Seeing your loved one in an ICU bed can be confronting, particularly if you don't know what all the machines do.
ICU critical care room
Take a look around a critical care room in ICU using our interactive 360 degree photo. Click or touch the information icons to find out about each item in the room.
Other things you may see
ICU beds allow patients to be cared for in a variety of positions and are designed to prevent injury to skin.
Patients are fed through a feeding tube, which is placed through the nose or mouth into the stomach
Ventilators can assist or fully take over a patient's breathing. When patients are ventilated through a breathing tube, they are often, at least in the early phases of the ventilation treatment, in an induced coma.
ECMO is a heart and/or lung bypass machine that helps perform the role of those organs while they recover. Blood is drained from and returned to the patient via large tubes, usually placed in the patient's groin or neck.
Find out more about our ECMO service.
Drains are placed after trauma or operations and allow for drainage of body fluids. Common placements for drains are in the chest or the abdomen.
The IABP machine supports the patient's heart function with a balloon placed in the patient's main artery (the aorta) and continuously inflates and deflates.
Urine is drained into a collection bag via a bladder catheter. This allows for a precise assessment of the patient's urine production.
Some patients require assistance for their breathing, which can be provided using a tight-fitting mask, connected to an ICU ventilator.
Some patients can't tolerate feeds through the stomach and have to be fed by administering nutrition via infusion into their bloodstream.
A CVC is a venous line, placed either in the neck or the groin and allows for administration of fluids and medication.
An arterial line is placed in an artery, usually in the patient's wrist or groin and allows for precise continuous measurement of the blood pressure and for blood sampling.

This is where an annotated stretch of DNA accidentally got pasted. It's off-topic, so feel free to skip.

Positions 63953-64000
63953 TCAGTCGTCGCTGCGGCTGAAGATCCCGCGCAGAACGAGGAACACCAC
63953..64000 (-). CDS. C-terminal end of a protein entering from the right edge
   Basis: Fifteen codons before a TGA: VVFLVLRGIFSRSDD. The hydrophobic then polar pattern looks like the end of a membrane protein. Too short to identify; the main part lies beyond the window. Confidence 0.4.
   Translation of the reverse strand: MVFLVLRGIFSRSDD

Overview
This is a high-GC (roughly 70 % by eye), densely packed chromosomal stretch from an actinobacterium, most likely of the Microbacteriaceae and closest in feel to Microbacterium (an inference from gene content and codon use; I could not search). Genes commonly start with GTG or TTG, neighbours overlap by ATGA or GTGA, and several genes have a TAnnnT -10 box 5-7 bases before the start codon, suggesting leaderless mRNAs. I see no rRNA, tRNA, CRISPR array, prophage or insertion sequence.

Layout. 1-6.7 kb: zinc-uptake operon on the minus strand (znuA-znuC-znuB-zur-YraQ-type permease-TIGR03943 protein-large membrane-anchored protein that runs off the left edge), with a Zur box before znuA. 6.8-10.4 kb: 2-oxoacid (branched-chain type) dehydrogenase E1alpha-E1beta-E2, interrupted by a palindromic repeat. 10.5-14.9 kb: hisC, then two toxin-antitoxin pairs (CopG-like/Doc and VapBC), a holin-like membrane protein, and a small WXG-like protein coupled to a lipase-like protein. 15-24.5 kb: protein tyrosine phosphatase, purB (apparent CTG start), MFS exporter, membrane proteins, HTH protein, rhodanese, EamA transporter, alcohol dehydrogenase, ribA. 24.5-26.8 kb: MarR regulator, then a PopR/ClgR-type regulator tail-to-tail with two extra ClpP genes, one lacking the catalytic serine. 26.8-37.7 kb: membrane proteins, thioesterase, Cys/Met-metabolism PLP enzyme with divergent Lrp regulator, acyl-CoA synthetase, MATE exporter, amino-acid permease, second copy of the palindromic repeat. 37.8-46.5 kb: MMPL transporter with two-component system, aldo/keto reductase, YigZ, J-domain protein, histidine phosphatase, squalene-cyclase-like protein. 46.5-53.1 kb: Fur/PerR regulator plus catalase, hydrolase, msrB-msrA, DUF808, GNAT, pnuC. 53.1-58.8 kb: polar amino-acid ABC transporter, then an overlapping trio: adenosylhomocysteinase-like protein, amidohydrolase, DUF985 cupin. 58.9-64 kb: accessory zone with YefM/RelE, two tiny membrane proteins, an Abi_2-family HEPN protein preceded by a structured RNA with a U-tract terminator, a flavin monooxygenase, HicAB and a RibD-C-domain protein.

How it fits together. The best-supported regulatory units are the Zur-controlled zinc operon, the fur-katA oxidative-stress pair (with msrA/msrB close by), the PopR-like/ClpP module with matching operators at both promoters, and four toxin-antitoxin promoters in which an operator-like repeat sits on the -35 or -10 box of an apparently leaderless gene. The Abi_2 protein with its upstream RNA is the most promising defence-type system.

These catheters and drains are placed in the patient’s brain after brain trauma or brain surgery and allow for close monitoring of the brain pressure in the skull.
Calf compressors are applied to a patient’s legs and squeeze the leg muscles to improve blood drainage and reduce risk of blood clots (deep vein thrombosis).
A flexible camera placed down into the lungs to view and clear sputum and check on the airways. This procedure helps collect samples and diagnose lung conditions.
Specialised blankets that make the patient cooler or warmer to correct temperatures related to infection, illness or injury
A haemofilter takes over the kidney function (cleaning the blood from kidney toxins and removing fluid) when the patient's kidneys are unable to do so due to kidney failure.
A tube placed into the patient’s trachea (windpipe), which allows a machine to assist them to breathe while they are sedated.
A surgical opening in the neck to access the windpipe. A tracheostomy tube is placed through the opening and can then be connected to a ventilator.
A tracheostomy can either be placed by a surgeon in the operating room or by an intensive care specialist in the ICU.